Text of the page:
Wednesday, March 26, 2008

Is the Washington primary law unconstitutional?

Michigan's law was struck down because voter lists would only be distributed to the parties, not to anyone who wants them.

Read Washington's law:
For a political party that requires a specific voter declaration under this section, the secretary of state shall prescribe rules for providing, to the state and county committees of that political party, a copy of the declarations or a list of the voters who participated in the presidential nominating process of that party.
Michigan's law:

(3) The secretary of state shall develop a procedure for city and township clerks to use when keeping a separate record at a presidential primary that contains the printed name, address, and qualified voter file number of each elector and the participating political party ballot selected by that elector at the presidential primary.

(4) Except as otherwise provided in this section, the information acquired or in the possession of a public body indicating which participating political party ballot an elector selected at a presidential primary is confidential, exempt from disclosure under the freedom of information act, 1976 PA 442, MCL 15.231 to 15.246, and shall not be disclosed to any person for any reason.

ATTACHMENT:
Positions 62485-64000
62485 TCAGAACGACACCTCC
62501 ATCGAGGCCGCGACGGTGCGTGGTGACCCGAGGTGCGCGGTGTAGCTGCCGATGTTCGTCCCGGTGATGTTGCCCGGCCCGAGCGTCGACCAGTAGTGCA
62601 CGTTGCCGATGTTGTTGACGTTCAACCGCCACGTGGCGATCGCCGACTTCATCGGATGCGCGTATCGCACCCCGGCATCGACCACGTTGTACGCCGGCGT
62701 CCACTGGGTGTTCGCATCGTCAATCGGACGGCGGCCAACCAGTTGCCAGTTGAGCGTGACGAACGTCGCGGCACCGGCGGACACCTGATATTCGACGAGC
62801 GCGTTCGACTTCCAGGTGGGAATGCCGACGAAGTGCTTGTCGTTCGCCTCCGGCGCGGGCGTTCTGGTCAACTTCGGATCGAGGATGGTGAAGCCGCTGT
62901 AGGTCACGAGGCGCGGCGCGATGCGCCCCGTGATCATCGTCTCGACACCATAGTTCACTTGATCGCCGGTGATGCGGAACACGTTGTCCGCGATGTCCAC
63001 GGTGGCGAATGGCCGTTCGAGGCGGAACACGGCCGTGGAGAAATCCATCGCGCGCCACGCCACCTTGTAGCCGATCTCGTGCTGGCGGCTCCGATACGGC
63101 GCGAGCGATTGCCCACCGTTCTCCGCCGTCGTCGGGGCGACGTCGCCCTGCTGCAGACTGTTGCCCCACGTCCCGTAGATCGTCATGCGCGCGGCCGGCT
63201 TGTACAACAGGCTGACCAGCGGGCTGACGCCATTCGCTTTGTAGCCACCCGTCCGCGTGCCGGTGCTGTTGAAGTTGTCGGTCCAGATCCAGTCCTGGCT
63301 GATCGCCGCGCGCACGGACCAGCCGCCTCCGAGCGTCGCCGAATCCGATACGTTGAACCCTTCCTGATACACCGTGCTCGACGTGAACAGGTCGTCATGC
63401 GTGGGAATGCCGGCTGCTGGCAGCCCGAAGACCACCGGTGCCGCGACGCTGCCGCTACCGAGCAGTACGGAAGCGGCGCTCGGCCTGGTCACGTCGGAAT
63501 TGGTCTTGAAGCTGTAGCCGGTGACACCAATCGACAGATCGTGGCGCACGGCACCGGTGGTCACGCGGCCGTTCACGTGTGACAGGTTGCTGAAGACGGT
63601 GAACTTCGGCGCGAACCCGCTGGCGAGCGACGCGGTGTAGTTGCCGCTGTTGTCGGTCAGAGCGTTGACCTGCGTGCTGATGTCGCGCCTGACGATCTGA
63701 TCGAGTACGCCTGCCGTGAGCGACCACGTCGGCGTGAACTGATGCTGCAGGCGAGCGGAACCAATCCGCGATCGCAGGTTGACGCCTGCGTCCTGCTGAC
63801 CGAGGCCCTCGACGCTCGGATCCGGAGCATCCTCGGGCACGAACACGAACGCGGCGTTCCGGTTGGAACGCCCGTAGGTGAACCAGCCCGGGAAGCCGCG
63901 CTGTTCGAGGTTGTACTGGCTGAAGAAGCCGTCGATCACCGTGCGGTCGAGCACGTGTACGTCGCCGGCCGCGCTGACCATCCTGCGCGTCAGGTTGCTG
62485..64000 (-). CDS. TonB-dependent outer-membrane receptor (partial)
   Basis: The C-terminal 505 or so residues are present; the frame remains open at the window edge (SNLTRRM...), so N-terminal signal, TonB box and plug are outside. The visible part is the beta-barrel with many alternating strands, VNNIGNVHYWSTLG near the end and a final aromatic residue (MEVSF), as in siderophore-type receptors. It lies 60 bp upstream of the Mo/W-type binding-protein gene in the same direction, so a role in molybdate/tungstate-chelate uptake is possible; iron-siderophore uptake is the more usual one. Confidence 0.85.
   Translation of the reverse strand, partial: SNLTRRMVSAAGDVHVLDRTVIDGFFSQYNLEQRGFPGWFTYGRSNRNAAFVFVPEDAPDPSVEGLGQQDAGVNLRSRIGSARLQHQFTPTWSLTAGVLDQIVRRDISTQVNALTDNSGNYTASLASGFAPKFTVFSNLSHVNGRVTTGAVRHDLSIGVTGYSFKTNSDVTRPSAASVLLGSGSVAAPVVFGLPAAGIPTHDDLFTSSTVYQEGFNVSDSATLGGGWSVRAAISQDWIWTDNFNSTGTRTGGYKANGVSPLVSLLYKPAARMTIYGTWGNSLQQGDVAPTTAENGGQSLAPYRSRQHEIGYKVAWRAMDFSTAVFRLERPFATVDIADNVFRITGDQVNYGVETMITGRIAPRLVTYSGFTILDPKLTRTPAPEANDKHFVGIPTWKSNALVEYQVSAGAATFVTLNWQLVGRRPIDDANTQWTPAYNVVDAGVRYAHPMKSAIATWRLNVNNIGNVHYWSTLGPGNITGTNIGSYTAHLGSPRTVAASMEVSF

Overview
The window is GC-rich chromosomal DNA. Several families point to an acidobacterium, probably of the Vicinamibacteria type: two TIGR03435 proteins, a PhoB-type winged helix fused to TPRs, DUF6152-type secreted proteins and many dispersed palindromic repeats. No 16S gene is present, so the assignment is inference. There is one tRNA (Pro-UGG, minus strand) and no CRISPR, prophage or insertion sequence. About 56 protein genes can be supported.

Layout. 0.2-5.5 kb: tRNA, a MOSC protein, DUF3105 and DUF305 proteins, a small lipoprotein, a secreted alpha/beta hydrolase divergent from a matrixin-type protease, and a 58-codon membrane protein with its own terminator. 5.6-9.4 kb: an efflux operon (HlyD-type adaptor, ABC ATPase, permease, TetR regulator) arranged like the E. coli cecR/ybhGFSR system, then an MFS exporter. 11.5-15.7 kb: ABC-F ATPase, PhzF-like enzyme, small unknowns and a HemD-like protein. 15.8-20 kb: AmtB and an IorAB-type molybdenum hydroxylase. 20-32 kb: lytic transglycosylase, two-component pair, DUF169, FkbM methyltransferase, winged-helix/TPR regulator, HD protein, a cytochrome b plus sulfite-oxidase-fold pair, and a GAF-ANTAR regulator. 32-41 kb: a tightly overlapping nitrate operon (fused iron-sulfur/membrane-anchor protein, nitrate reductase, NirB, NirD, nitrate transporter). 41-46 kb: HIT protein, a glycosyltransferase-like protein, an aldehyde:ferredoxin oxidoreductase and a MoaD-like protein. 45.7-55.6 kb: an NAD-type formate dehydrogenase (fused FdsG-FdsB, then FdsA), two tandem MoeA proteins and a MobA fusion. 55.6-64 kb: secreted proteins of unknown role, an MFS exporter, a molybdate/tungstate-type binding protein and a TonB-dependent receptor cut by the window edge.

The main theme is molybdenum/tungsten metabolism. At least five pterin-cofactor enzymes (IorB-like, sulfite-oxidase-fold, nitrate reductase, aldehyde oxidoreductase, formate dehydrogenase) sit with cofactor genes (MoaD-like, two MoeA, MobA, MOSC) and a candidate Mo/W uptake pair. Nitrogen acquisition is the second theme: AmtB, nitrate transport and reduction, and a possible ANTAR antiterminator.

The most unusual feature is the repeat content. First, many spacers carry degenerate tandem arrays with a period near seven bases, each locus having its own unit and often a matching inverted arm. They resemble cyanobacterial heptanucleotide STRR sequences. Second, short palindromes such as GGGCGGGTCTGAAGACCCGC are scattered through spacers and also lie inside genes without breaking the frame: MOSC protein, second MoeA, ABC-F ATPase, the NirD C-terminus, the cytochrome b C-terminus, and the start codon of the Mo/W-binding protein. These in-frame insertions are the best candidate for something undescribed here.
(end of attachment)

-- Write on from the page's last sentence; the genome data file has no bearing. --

(5) To ensure compliance with the state and national political party rules of each participating political party and this section, the records described in subsection (3) shall be provided to the chairperson of each participating political party as set forth in subsection (6).

(6) Within 71 days after the presidential primary, the secretary of state shall provide to the chairperson of each participating political party a file of the records for each participating political party described under subsection (3). The secretary of state shall set a schedule for county, city, and township clerks to submit data or documents required under subsection (3). The secretary of state and county, city, and township clerks shall destroy the information indicating which participating political party ballot each elector selected at the presidential primary as recorded in subsection (3) immediately after the expiration of the 22-month federal election records retention period.

Anyone? Citizen Steve, what say you?

Update: Ballot Access blog has their say. And, as usual, its a good one.

2 comments:

CitizenSteve said...

The list of voters in the Washington Presidential primary is a public record. The Sec. o' State sez:
Frequently Asked Questions: Order the List of Presidential Primary Voters (PPV)


What is the PPV list?
State law requires the Secretary of State to establish rules for releasing a list of voters who participated in the Presidential Primary by marking a political party oath. The lists, considered public record under state law, will be turned over to the state and county committees of each major political party. (RCW 29A.56.050(4)).

Who may request the PPV list?
Anyone may request the PPV list, not just representatives of the major political parties.

When will the PPV list be available?
The list will be available beginning March 27, 2008.

How much does the PPV list cost?
A copy of the list, provided on a CD-ROM, is $30. This fee covers the cost of producing the list, as provided by law (RCW 42.56.120).
PPV FAQ

CitizenSteve said...

btw - my blog is Washington Outsiders